Economy continues to put pressure on Men's Shelter


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August 20, 2015 8:15 AM

With the continuously struggling economic activity in the oil sector many local services are still feeling a strain on resources. Some shelters have been at full capacity for weeks at a time and has even had to turn people away due to lack available spaces.

The Lloydminster Men’s Shelter has been steadily full since June and have had to turn away people who were seeking help twice now during the summer months.

“It is added strain. Always in a not-for-profit finances are a big thing,” said Laura Berube, executive director at the Men’s Shelter. “(We’ve had) an increase in groceries, but we’ve also had an increase in transient activity, which means we are having to hand out a lot more lunches. We have a lot more people coming in for service.”

In situations where people have to be turned away, the shelter does its best not to leave them high and dry. Instead, the shelter is contacting emergency social services, whether it’s Alberta or Saskatchewan, to see what can be arranged. Most often they can find a hotel room for the people needing a place to go, telling them to check back the next day to see if a space has opened up.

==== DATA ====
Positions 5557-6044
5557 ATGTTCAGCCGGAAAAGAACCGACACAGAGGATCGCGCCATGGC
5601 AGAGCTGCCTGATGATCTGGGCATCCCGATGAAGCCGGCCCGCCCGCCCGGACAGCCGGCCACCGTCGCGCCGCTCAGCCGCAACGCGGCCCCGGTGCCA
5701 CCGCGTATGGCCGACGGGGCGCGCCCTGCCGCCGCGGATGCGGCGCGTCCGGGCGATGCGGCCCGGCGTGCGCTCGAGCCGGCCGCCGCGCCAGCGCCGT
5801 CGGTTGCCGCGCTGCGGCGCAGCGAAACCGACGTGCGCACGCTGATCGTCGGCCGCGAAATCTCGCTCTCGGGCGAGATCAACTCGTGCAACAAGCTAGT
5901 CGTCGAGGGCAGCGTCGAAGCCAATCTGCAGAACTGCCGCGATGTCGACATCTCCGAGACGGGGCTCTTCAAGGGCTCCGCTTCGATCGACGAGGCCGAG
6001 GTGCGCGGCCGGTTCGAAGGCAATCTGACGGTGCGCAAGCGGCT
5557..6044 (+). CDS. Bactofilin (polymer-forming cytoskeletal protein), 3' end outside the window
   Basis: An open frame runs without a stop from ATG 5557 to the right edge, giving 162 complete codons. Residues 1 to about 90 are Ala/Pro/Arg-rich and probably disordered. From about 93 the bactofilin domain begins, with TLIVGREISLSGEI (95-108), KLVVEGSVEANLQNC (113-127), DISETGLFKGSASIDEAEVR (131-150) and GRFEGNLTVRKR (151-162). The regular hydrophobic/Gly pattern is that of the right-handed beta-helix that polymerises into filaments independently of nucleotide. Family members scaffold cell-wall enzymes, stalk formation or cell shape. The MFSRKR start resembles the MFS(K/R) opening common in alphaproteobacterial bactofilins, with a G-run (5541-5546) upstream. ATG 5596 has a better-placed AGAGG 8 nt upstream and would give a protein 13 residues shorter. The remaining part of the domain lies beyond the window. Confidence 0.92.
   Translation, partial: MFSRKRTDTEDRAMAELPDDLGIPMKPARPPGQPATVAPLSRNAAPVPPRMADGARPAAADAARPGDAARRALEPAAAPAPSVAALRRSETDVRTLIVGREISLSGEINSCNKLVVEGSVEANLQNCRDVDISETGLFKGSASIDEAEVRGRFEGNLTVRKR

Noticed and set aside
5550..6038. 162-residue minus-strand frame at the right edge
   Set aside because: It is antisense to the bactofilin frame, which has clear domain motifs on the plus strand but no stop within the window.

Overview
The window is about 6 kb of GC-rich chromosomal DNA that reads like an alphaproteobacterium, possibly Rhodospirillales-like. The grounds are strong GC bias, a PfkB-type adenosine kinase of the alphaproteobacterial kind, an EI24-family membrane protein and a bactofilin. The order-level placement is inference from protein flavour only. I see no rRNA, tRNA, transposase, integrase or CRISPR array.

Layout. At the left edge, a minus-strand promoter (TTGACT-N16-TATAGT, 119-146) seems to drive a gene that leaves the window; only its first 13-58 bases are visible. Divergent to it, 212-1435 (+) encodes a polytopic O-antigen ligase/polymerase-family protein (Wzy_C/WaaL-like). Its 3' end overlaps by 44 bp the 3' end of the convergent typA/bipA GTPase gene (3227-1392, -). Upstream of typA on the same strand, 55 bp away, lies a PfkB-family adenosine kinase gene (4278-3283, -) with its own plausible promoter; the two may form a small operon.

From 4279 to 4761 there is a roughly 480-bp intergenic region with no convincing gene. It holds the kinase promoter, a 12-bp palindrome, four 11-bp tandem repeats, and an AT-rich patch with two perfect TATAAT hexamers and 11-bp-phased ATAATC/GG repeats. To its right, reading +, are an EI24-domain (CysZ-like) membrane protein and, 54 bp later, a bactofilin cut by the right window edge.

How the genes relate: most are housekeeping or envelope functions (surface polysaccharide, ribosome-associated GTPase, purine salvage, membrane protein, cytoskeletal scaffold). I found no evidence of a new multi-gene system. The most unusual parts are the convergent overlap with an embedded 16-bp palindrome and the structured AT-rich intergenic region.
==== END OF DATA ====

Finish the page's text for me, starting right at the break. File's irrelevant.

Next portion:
People who use the service are generally only supposed to stay for 21 days, but some exceptions are made for people who need a little extra time to get money together for a down payment on an apartment. The shelter takes things on a case-by-case basis, but by and large three weeks is the optimal amount of time someone can stay at the Men’s Shelter.

The Men’s Shelter is also opening an affordable living environment called the Gibney House and is trying to find new ways to raise funds for its services.

“We have a big walk in February,” said Berube, referring to the Coldest Night of the Year walk, which is a national campaign that raises money for the homeless. “And this year Border City Furniture is putting on a barbecue for us. Then we’re looking at other avenues for fundraising.”

Berube says they do have a lot of help locally with people bringing in clothing, food and cash donations but lately it’s still been hard to keep up with the added demand for service.

“We do have a lot of other community support. We’re very blessed that way. However, it always seems that we’re needing more and more,” she said.

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